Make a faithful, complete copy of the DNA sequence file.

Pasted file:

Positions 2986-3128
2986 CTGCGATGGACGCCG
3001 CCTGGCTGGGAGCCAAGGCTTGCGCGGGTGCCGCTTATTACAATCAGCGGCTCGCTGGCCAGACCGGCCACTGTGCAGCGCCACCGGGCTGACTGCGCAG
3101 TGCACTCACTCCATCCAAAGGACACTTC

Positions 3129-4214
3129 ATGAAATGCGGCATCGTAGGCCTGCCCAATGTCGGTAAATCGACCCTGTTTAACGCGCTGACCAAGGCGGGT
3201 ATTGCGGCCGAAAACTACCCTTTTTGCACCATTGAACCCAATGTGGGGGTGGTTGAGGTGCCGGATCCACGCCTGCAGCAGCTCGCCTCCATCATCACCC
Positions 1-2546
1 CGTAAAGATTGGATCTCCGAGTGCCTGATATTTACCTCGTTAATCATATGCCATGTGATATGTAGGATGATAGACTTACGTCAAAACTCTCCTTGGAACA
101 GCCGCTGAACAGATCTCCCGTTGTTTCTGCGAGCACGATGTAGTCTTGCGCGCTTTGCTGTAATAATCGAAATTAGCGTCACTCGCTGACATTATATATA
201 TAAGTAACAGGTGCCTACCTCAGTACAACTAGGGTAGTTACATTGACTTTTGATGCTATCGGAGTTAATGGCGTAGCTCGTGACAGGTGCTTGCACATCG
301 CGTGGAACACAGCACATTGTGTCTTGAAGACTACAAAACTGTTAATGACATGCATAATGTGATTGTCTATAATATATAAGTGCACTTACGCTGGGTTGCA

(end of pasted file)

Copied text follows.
Positions 2986-3128
2986 CTGCGATGGACGCCG
3001 CCTGGCTGGGAGCCAAGGCTTGCGCGGGTGCCGCTTATTACAATCAGCGGCTCGCTGGCCAGACCGGCCACTGTGCAGCGCCACCGGGCTGACTGCGCAG
3101 TGCACTCACTCCATCCAAAGGACACTTC

Positions 3129-4214
3129 ATGAAATGCGGCATCGTAGGCCTGCCCAATGTCGGTAAATCGACCCTGTTTAACGCGCTGACCAAGGCGGGT
3201 ATTGCGGCCGAAAACTACCCTTTTTGCACCATTGAACCCAATGTGGGGGTGGTTGAGGTGCCGGATCCACGCCTGCAGCAGCTCGCCTCCATCATCACCC
Positions 1-2546
1 CGTAAAGATTGGATCTCCGAGTGCCTGATATTTACCTCGTTAATCATATGCCATGTGATATGTAGGATGATAGACTTACGTCAAAACTCTCCTTGGAACA
101 GCCGCTGAACAGATCTCCCGTTGTTTCTGCGAGCACGATGTAGTCTTGCGCGCTTTGCTGTAATAATCGAAATTAGCGTCACTCGCTGACATTATATATA
201 TAAGTAACAGGTGCCTACCTCAGTACAACTAGGGTAGTTACATTGACTTTTGATGCTATCGGAGTTAATGGCGTAGCTCGTGACAGGTGCTTGCACATCG
301 CGTGGAACACAGCACATTGTGTCTTGAAGACTACAAAACTGTTAATGACATGCATAATGTGATTGTCTATAATATATAAGTGCACTTACGCTGGGTTGCA